- #1

Hello,

I was curious, for the method of joints truss analysis, when considering a joint, is it assumed that all forces at that joint are radiating away from the joint (meaning tension), even if it was already found from a previous joint that the member is acting in compression?

I'm not sure if this question is clear or not, I mean say you have a joint A and B..it was found that member AB is in compression. Does that mean when analyzing joint B, you still consider the force of member AB as tension, or do you keep the negative sign when trying to find the member AC?

Also, say member AF is in tension, thus has a positive sign for force. Does that mean member FA is tension as well, or is it now compression?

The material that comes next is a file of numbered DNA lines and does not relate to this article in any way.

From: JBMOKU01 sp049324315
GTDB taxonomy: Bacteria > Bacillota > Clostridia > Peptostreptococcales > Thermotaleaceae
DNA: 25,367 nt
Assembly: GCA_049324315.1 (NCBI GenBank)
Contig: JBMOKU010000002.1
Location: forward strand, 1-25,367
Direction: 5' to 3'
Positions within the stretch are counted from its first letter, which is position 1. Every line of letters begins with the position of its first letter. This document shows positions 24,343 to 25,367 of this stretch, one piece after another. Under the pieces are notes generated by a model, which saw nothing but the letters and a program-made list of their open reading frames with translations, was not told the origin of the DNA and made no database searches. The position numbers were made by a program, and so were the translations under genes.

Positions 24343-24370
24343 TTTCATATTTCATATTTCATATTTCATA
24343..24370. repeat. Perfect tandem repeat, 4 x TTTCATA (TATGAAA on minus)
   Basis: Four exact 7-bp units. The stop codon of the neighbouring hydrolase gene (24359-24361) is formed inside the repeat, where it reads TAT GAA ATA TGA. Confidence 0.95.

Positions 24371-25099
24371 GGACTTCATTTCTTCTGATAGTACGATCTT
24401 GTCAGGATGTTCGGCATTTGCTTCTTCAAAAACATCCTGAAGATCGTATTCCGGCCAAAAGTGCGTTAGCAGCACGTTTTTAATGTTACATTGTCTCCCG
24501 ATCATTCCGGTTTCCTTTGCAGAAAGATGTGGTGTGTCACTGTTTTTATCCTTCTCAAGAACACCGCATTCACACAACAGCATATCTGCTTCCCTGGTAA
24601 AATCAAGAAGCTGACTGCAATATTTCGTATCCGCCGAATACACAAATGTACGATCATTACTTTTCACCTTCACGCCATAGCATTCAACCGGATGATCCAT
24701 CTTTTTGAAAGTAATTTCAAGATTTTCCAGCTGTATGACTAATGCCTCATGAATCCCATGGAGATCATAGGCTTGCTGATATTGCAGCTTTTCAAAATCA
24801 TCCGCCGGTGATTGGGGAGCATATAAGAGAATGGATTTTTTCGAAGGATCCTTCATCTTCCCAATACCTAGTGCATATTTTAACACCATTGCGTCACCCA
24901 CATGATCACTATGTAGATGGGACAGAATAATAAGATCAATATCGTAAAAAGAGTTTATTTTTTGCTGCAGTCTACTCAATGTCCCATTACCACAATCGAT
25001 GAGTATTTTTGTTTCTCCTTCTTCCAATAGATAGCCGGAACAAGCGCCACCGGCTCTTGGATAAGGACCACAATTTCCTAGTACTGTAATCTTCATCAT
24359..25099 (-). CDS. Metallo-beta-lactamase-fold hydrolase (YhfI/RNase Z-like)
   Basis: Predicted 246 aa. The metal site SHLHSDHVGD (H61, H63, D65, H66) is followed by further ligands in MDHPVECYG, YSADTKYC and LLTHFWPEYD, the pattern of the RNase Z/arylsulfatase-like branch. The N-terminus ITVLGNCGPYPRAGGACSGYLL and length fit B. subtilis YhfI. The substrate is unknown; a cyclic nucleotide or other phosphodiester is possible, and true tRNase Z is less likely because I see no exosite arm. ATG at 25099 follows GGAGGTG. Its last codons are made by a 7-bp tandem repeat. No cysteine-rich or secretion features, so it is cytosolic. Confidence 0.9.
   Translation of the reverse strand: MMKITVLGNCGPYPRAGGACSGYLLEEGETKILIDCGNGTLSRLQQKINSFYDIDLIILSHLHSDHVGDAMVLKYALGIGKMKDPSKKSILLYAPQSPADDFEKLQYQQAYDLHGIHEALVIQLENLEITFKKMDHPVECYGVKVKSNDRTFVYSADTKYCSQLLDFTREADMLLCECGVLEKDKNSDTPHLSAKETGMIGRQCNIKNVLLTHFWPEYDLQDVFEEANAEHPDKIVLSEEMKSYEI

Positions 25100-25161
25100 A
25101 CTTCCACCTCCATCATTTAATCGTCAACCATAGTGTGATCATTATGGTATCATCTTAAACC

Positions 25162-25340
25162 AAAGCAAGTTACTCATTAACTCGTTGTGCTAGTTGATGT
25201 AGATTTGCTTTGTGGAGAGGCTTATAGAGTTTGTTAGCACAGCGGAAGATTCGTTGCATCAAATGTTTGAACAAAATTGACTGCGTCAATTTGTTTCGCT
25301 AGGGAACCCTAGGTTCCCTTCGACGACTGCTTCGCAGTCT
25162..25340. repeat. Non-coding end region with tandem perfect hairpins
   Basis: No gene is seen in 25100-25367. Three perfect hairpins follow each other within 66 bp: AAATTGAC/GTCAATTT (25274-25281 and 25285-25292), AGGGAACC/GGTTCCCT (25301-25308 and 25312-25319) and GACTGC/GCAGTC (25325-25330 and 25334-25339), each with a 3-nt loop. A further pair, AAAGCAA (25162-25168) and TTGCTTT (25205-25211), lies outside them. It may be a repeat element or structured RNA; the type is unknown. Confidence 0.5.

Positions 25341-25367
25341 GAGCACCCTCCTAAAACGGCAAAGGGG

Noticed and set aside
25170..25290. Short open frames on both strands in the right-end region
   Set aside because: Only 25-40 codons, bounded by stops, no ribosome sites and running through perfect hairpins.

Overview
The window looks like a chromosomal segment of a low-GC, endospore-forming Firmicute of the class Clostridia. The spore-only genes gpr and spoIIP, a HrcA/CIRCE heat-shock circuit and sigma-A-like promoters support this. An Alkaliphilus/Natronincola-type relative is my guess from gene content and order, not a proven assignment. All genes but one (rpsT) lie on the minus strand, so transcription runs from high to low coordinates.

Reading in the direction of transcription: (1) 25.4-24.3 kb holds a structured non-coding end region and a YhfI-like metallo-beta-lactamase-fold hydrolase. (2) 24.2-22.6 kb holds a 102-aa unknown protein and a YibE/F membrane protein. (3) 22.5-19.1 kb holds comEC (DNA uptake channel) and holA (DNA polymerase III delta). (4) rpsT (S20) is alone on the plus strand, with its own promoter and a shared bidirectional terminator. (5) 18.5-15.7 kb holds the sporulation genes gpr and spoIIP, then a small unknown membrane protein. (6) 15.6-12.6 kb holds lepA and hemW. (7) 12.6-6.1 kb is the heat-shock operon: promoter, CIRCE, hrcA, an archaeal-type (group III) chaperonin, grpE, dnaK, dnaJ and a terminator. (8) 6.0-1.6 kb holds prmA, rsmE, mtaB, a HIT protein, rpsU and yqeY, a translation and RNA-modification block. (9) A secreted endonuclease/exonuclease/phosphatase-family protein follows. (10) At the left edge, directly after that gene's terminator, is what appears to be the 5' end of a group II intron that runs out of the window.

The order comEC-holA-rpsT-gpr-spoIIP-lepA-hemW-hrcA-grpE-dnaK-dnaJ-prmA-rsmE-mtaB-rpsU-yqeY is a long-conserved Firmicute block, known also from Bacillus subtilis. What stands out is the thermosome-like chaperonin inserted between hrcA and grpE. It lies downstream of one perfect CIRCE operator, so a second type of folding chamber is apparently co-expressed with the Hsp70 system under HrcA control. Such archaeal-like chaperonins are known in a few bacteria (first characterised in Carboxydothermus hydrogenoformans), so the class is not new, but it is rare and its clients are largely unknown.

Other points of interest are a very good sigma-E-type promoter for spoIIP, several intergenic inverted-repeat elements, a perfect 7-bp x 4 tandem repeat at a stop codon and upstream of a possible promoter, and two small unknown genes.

I was curious, for the method of joints truss analysis, when considering a joint, is it assumed that all forces at that joint are radiating away from the joint (meaning tension), even if it was already found from a previous joint that the member is acting in compression?

I'm not sure if this question is clear or not, I mean say you have a joint A and B..it was found that member AB is in compression. Does that mean when analyzing joint B, you still consider the force of member AB as tension, or do you keep the negative sign when trying to find the member AC?

Also, say member AF is in tension, thus has a positive sign for force. Does that mean member FA is tension as well, or is it now compression?

Last edited by a moderator: